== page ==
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Canadian-Indian Reactor, U.S.

Last Modified: Sept. 1, 2003
Other Name: CIRUS
Location: Trombay, Mumbai
Subordinate To: Department of Atomic Energy
Size: 40MWt reactor
Facility Status: Operational

The CIRUS research reactor at Trombay went critical on 10 July 1960, making it the second oldest reactor in India. It is modeled on the Canadian Chalk River National Research X-perimental (NRX) reactor. The 40MWt reactor burns natural uranium fuel, while using heavy water (deuterium) as a moderator. The unsafeguarded reactor, which can be fueled online, is capable of producing about 9-10kg of weapons-grade plutonium annually. The reactor was built with Canadian assistance while the United States provided the initial supply of heavy water. India pledged to the United States to use the CIRUS reactor only for peaceful purposes. Likewise, a 1956 Indo-Canadian agreement prohibited the use of plutonium produced in the reactor for non-peaceful purposes. Despite these restrictions, the CIRUS reactor provided the plutonium for India's 1974 "peaceful nuclear explosions." Canada and the United States subsequently ended all nuclear cooperation with India, including Canadian fuel shipments. CIRUS was shutdown in September 1997 for refurbishment and is scheduled to resume operation in 2003.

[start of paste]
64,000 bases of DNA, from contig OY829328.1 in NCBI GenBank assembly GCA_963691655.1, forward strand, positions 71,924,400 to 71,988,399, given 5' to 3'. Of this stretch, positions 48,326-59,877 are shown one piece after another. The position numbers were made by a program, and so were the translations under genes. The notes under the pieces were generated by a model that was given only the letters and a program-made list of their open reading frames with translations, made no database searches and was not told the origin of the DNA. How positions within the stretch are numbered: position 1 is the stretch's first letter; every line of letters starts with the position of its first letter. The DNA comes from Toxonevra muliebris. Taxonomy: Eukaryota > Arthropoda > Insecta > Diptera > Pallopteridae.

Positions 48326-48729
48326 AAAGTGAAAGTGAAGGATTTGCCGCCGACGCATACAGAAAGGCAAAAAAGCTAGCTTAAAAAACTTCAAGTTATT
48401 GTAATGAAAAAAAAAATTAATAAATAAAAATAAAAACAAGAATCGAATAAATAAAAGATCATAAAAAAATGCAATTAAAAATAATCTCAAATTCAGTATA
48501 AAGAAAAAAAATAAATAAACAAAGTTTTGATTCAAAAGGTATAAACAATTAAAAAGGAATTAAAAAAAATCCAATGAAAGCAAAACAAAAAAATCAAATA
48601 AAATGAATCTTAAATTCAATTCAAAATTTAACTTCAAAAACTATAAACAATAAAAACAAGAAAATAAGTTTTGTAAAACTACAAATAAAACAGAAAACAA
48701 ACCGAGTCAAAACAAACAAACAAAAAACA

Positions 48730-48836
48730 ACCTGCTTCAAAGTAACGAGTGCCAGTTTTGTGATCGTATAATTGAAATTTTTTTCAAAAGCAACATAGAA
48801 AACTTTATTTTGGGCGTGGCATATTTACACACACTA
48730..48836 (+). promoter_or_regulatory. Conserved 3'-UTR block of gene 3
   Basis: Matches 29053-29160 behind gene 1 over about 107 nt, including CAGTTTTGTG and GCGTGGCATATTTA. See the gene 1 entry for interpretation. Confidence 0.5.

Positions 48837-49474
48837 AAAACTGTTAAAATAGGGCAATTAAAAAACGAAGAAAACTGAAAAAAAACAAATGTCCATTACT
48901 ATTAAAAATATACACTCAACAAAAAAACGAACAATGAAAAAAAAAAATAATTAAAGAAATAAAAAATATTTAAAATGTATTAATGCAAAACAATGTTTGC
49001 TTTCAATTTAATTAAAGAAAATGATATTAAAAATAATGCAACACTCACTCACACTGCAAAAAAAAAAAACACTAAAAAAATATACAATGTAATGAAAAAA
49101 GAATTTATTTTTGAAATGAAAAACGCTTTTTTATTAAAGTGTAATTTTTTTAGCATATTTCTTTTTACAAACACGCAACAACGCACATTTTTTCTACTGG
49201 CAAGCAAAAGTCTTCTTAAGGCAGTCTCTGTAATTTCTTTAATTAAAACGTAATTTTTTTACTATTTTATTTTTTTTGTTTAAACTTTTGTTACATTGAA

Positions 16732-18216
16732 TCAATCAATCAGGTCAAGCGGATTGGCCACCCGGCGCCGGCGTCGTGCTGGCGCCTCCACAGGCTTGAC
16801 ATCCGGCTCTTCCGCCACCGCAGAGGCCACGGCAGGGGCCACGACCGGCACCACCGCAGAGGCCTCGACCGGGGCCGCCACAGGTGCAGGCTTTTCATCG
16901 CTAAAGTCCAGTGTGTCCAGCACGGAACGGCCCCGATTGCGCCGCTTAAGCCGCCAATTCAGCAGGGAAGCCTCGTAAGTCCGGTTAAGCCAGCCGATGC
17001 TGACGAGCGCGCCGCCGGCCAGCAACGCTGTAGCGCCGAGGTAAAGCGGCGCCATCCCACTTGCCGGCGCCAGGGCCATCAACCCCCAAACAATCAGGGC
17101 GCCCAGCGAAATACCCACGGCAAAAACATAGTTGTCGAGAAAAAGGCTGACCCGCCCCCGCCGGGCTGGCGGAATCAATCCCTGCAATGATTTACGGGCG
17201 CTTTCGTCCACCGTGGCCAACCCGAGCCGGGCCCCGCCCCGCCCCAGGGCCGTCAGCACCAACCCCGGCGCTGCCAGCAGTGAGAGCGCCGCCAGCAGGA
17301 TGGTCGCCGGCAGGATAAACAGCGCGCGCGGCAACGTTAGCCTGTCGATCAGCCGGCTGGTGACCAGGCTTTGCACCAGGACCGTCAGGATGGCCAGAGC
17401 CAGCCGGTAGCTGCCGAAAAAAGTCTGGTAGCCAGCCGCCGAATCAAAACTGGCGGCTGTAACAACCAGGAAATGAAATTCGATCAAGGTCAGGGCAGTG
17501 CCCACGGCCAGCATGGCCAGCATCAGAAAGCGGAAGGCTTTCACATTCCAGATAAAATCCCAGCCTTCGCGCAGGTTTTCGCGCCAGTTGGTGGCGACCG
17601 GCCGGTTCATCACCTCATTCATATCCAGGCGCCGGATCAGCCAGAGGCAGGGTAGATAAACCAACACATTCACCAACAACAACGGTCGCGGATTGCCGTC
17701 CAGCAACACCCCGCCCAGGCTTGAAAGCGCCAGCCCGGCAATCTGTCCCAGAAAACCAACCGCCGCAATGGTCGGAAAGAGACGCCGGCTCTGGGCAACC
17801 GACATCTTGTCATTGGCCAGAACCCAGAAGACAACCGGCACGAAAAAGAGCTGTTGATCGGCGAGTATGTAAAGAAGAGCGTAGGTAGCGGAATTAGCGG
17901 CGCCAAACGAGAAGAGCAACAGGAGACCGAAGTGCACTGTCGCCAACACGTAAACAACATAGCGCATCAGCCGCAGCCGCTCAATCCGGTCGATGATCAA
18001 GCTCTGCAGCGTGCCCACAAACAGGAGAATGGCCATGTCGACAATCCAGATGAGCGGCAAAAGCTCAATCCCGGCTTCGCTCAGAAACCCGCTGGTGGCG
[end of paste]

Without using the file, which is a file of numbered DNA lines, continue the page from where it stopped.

Sources:
[1] "The National Research Universal Reactor," CBC Archives, January 2005, http://archives.cbc.ca;
[2] Andrew Koch, "Selected Indian Nuclear Facilities" Center for Nonproliferation Studies (CNS), 1999, http://cns.miis.edu;
[3] Bhabha Atomic Research Center (BARC), www.barc.ernet.in;
[4] DAE (Government of India), "Annual Report 2000-2001," Executive Summary available at www.dae.gov.in;
[5] DAE (Government of India), "Annual Report 2001-2002," Executive Summary available at www.dae.gov.in;
[6] David Albright and Mark Hibbs, "India's Silent Bomb," Bulletin of Atomic Scientists, September 1992, www.thebulleton.org;
[7] George Perkovich, India's Nuclear Bomb: The impact on Global Proliferation (Berkley, CA: University of California Press, 1999), pp. 27-28, 398;
[8] Leonard Spector and Jacqueline Smith, Nuclear Ambitions: The spread of nuclear weapons 1989-1990 (Boulder, Colorado: Westview Press, 1990), pp. 71, 78, 308;
[9] 2000 World Nuclear Industry Handbook (Wilmington, UK: Nuclear Engineering International, 2000), pp. 198.

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This material is produced independently for NTI by the James Martin Center for Nonproliferation Studies at the Monterey Institute of International Studies and does not necessarily reflect the opinions of and has not been independently verified by NTI or its directors, officers, employees, or agents.

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